Hope is ebbing for 13 people trapped in a rathole mine in Meghalaya since December 13. According to local accounts, such disasters are common in the state’s illegal rathole mines, though they go unreported and unnoticed. Folded into this tragedy is a story of administrative failure, corruption and crime. Rathole mines, which consist of a deep vertical shaft and narrow sideways tunnels, are death traps common across Meghalaya. In 2014, the National Green Tribunal banned mining in the state, citing environmental concerns and pointing out that rathole mining, which failed to meet regulatory standards, was illegal. It also ruled that the ban could be lifted if the state government formulated a policy for safe and regulated mining. Two successive state governments now have failed to take this order seriously.

Mining in Meghalaya is entangled in questions about tribal rights to land and customary laws. The state falls under the Sixth Schedule, which protects these rights and autonomies, insulating it from national laws to a certain degree. But the state is not officially exempt from the Coal Mines (Nationalisation) Act of 1973, which gives the Indian state ownership and control of underground minerals, neither has the state government applied for exemption. The only mining policy passed by the state government in 2012 anxiously assures that the “small and traditional system of mining followed by local people in their own land shall not be disturbed”. But it is only in the 1980s that commercial rathole mining really took off in the state. Since then, it has had a devastating impact of the environment, turning rivers acidic and once fertile land uncultivable. Even as other sources of livelihood dried up, coal became the mainstay of the state economy, providing jobs, boosting trade, sprouting ancillary businesses, feeding other industries. When the ban came into force in 2014, much of this economy was driven underground. It was after this week’s tragedy that the Meghalaya government was forced to acknowledge illegal mining in the state.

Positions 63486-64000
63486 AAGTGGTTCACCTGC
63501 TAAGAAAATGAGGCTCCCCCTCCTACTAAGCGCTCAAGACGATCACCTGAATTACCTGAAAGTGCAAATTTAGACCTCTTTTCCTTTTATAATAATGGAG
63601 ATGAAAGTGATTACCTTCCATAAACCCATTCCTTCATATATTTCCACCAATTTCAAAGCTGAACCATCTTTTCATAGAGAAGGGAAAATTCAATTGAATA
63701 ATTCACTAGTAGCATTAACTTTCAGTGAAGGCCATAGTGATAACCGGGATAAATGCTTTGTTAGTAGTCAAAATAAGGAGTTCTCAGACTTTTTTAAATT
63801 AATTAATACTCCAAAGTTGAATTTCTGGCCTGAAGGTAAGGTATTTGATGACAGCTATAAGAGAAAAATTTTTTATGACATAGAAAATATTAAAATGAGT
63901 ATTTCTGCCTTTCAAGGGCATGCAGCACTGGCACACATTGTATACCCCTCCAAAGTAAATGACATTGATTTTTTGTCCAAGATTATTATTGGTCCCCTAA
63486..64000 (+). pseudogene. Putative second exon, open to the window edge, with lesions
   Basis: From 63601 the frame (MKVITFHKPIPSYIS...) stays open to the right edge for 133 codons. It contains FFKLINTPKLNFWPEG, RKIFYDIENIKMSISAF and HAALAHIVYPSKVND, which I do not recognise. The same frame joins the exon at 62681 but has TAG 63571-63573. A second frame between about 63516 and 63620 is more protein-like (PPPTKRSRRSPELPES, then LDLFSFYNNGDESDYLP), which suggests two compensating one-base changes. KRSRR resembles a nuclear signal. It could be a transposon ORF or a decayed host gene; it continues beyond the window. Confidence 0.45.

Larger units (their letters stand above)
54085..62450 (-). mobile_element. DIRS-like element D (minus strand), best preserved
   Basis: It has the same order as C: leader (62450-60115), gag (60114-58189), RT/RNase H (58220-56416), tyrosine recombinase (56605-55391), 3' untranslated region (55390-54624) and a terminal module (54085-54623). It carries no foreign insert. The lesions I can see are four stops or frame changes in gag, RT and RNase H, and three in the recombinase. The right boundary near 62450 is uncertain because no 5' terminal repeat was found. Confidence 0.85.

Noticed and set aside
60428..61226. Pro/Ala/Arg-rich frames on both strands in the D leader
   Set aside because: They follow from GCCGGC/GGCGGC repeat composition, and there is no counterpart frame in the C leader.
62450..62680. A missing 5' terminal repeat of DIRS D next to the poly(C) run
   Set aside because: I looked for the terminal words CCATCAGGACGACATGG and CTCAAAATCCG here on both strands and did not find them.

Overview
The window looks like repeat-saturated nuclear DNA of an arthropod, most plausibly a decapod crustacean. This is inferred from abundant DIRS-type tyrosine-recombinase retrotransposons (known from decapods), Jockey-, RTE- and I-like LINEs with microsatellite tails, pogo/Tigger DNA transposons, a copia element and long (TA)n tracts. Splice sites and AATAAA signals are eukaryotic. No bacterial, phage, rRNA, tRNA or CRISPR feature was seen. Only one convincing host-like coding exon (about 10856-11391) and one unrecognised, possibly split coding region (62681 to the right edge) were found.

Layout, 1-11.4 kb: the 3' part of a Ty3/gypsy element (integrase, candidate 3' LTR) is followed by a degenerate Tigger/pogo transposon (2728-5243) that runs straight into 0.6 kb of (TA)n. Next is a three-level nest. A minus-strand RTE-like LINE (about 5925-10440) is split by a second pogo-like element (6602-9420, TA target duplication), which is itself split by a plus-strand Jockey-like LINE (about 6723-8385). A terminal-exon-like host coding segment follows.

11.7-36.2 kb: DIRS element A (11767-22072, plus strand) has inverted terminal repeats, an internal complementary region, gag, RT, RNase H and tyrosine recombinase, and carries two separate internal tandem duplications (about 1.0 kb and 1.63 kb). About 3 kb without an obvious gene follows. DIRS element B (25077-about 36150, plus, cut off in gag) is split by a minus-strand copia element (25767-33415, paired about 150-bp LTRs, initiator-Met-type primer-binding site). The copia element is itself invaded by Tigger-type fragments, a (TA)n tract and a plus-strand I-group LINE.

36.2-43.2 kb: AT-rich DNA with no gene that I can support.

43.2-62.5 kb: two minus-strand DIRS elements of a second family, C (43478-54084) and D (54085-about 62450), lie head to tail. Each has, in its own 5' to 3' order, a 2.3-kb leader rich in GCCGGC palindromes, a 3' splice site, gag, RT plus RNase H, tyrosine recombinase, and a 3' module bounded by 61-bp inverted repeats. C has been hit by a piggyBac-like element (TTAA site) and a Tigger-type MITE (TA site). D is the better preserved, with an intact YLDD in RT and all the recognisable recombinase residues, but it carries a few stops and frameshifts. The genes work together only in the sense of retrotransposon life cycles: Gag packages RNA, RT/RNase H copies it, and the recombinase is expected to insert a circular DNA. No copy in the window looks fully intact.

The Congress government that was voted out last year failed miserably on the regulatory front. But what is stopping the National People’s Front government which came to power in 2017, backed by the Bharatiya Janata Party? One of the BJP’s campaign promises had been that it would resolve the coal impasse within eight months of coming to power. Sensitive questions regarding tribal rights may be one reason state governments have found it hard to arrive at a mining policy that would meet the approval of tribal bodies, environmental activists, traders and miners, but there could be another reason for the lack of political will. In the shadow economy that has sprung up since the ban was imposed, activists have repeatedly alleged, there is a nexus between political leaders and the coal mafia. Money from coal flowed into political coffers, claimed Agnes Kharshiing, an activist who was recently attacked, soon after she had taken pictures of trucks ferrying illegally mined coal. It is a vicious circle that must be broken if future tragedies are to be avoided. Meghalaya urgently needs a state policy that lays down rules for safe mining practices and is rigorously enforced.